On February 17, 2021, U.S. Citizenship and Immigration Services (“USCIS”) announced that it will dispose of any E-Verify records older than 10 years on May 14, 2021.  On May 19, the E-Verify Records Disposal Date was extended to June 4, 2021. This notice provides a reminder to employers that participation in E-Verify requires ongoing maintenance; everyone can benefit from a spring cleaning with a bit of best practices infused in the effort.

What is E-Verify?

E-Verify is an internet based system that compares information from an employee’s Form I-9 to the Department of Homeland Security (DHS) and Social Security Administration (SSA) records to confirm employment eligibility. Continuously improving, but not perfect, the system struggles with cracks in its armor, especially when it comes to confirming the identity of a worker. Accordingly employers must remember that use of E-Verify does not guarantee a “safe harbor” from worksite enforcement and that employees who are work authorized in the E-Verify system may in fact not ultimately be work authorized.  However, if the Form I-9 was completed in good faith and if the system is used properly and consistently, E-Verify can provide a rebuttable presumption that there has been no violation of the statute with regard to the knowing hiring of an unauthorized worker. This also assumes the employee has been confirmed as “employment authorized.” This is important in the context of a Immigration and Customs Enforcement Form I-9 inspection.

Why is USCIS Cleaning These Records?

This is part of an effort to comply with the National Archives and Records Administration (NARA) records retention and disposal schedule (N 1-566-08-7).  USCIS does this annually in order to avoid a potential breach of sensitive data.

What Should Employers Do? 

All employers who use E-Verify must either record their employees’ E-Verify case verification number on the employee’s  Form I-9 or attach a copy of the case details to the corresponding Form I-9. Employers who use the system directly (meaning without the use of a WebServices Provider, including an electronic I-9 vendor)  should maintain the Historic Records Reports with their Forms I-9.

For any E-Verify records that are dated on or before December 31, 2010, E-Verify employers will have until June to download case information from the Historic Records Reports. It is very important to maintain information about the E-Verify cases of their employees, so retrieving these records is considered a best practice This report includes:

  • Company name and location;
  • Initiated date and verification case number;
  • Employee name and date of initial resolution;
  • Date of additional resolution and final status; and
  • Case closure date and case closure description.

To download the Historic Records Report, Employers should log-in to the E-Verify website, click on Reports, select Historical Records Report, and then select Run Report. E-Verify will generate a downloadable file with the employer’s report.

Form I-9 regulations require that employers maintain Forms I-9 and, presumably, the related E-Verify information for one (1) year after termination or three (3) years after the employee’s date of hire; whichever is later.

Employers who participate in E-Verify via a third party vendor, including an electronic I-9 system should contact the company to ensure that all related information is maintained in the system and that no additional information or action is necessary.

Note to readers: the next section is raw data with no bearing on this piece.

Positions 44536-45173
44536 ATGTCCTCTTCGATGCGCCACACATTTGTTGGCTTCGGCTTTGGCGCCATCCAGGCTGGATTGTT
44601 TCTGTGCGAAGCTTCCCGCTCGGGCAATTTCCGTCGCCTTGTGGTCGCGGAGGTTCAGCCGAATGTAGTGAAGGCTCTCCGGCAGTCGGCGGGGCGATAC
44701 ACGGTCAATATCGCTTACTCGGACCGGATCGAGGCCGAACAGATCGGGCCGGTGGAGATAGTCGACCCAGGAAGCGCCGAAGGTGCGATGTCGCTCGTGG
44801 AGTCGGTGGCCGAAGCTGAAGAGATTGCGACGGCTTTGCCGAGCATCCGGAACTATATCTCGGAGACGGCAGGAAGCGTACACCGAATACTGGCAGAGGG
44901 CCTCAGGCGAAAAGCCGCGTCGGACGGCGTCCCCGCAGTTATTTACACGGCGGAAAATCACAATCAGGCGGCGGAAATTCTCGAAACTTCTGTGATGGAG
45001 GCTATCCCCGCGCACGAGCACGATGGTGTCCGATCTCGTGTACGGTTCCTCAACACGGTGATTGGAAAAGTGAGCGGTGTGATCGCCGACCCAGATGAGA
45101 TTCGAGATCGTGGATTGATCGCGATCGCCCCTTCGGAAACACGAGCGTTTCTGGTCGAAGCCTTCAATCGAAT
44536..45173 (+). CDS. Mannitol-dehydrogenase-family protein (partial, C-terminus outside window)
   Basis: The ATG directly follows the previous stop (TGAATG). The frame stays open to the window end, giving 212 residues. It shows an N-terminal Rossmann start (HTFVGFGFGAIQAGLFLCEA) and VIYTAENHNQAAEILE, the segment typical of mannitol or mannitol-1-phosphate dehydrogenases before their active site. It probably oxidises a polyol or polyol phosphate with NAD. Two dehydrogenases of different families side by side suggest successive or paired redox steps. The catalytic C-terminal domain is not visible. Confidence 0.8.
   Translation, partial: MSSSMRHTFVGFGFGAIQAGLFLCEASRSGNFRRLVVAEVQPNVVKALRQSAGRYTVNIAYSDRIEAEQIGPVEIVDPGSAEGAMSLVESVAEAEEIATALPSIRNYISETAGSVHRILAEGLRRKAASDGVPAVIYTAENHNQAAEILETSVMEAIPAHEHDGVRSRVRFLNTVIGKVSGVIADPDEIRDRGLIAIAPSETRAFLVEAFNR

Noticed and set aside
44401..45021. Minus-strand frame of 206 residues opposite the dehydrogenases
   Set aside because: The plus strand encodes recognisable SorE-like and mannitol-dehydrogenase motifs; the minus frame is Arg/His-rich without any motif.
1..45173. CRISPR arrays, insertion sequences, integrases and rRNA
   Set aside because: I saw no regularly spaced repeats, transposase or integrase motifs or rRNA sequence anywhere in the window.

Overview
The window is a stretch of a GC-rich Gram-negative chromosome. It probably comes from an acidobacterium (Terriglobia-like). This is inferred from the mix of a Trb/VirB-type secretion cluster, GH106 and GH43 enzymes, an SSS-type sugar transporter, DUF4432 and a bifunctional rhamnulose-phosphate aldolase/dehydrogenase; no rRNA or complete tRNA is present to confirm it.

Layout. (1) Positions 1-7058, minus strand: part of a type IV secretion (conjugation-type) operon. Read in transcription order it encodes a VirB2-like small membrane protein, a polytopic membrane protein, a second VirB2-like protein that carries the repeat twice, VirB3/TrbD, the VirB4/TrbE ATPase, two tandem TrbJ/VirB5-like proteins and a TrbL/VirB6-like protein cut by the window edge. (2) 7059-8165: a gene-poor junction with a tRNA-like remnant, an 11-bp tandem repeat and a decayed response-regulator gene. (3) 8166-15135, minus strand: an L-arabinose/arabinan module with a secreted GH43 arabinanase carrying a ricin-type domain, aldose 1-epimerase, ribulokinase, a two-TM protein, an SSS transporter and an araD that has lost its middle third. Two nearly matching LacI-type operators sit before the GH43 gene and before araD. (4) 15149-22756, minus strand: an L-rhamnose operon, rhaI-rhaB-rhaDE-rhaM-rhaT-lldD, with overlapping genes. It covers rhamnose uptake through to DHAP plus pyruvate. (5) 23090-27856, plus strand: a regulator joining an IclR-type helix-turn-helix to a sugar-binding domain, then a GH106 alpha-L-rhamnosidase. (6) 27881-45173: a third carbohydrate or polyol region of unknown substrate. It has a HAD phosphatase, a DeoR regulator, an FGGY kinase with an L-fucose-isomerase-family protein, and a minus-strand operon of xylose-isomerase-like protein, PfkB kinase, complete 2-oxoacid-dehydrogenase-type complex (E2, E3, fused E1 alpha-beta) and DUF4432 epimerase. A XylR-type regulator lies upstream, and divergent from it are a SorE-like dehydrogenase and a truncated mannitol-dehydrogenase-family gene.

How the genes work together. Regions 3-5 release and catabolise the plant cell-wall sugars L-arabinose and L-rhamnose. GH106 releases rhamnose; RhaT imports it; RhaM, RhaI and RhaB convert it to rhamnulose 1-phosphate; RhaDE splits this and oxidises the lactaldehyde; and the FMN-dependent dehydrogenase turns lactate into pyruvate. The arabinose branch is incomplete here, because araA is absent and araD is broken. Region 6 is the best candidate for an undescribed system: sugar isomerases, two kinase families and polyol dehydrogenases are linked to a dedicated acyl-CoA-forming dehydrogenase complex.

Best Practices

USCIS protects E-Verify against system misuse through monitoring and compliance (M&C) activities, such as identifying and trying to resolve compliance issues, detecting employer misuse, notifying employers of noncompliant behaviors including discriminatory practices, contacting employers about potential case processing errors and conducting desk reviews and site visits to assist employers with E-Verify program compliance.

In recent years these M&C activities have increased, and E-Verify has taken steps to “clean-up” and improve the system, including mandating closure of  timeworn Tentative NonConfirmation (TNC) cases, force-closing dormant accounts and increasing cooperation with other agencies.

Spring cleaning affords employers a time to not only to archive data, but also to set a cadence of running reports and reviewing E-Verify related I-9 practices to detect and address issues including:

  • updating the listing of hiring sites and company contracts in the Memorandum of Understanding to reflect accurate addresses and process owners;
  • updating user roles and access for only designated, active, employees
  • open cases, including TNCs where the employee did not sign, or was not provided the Further Action Notice;
  • employees that do not have attached “employment authorized” findings (where a case was ran and closed for “incorrect data” but a new, companion case was never opened;
  • queries that were closed with a Final NonConfirmation but the employee is still working for the company;
  • trends that indicate additional training is needed for certain I-9 completers, including a high number of case closures for incorrect data;
  • missing E-Verify numbers or case details associated with the Form I-9;
  • systemic late completions of E-Verify; and
  • failure to maintain List A document copies, as mandated by the E-Verify Memorandum of Understanding;

While E-Verify participation is free, ensuring compliance and maintaining good hygiene in the system does require time and effort. Setting up best practices, with oversight by a dedicated owner, is key to minimizing exposure.

For questions regarding these policies, I-9 compliance, defending employers involved in worksite enforcement audits or actions, E-Verify compliance, LCA and H-1B compliance, and DOJ anti-discrimination matters, contact the Seyfarth Immigration Compliance and Enforcement group, or the author, Dawn Lurie, directly at dlurie@seyfarth.com.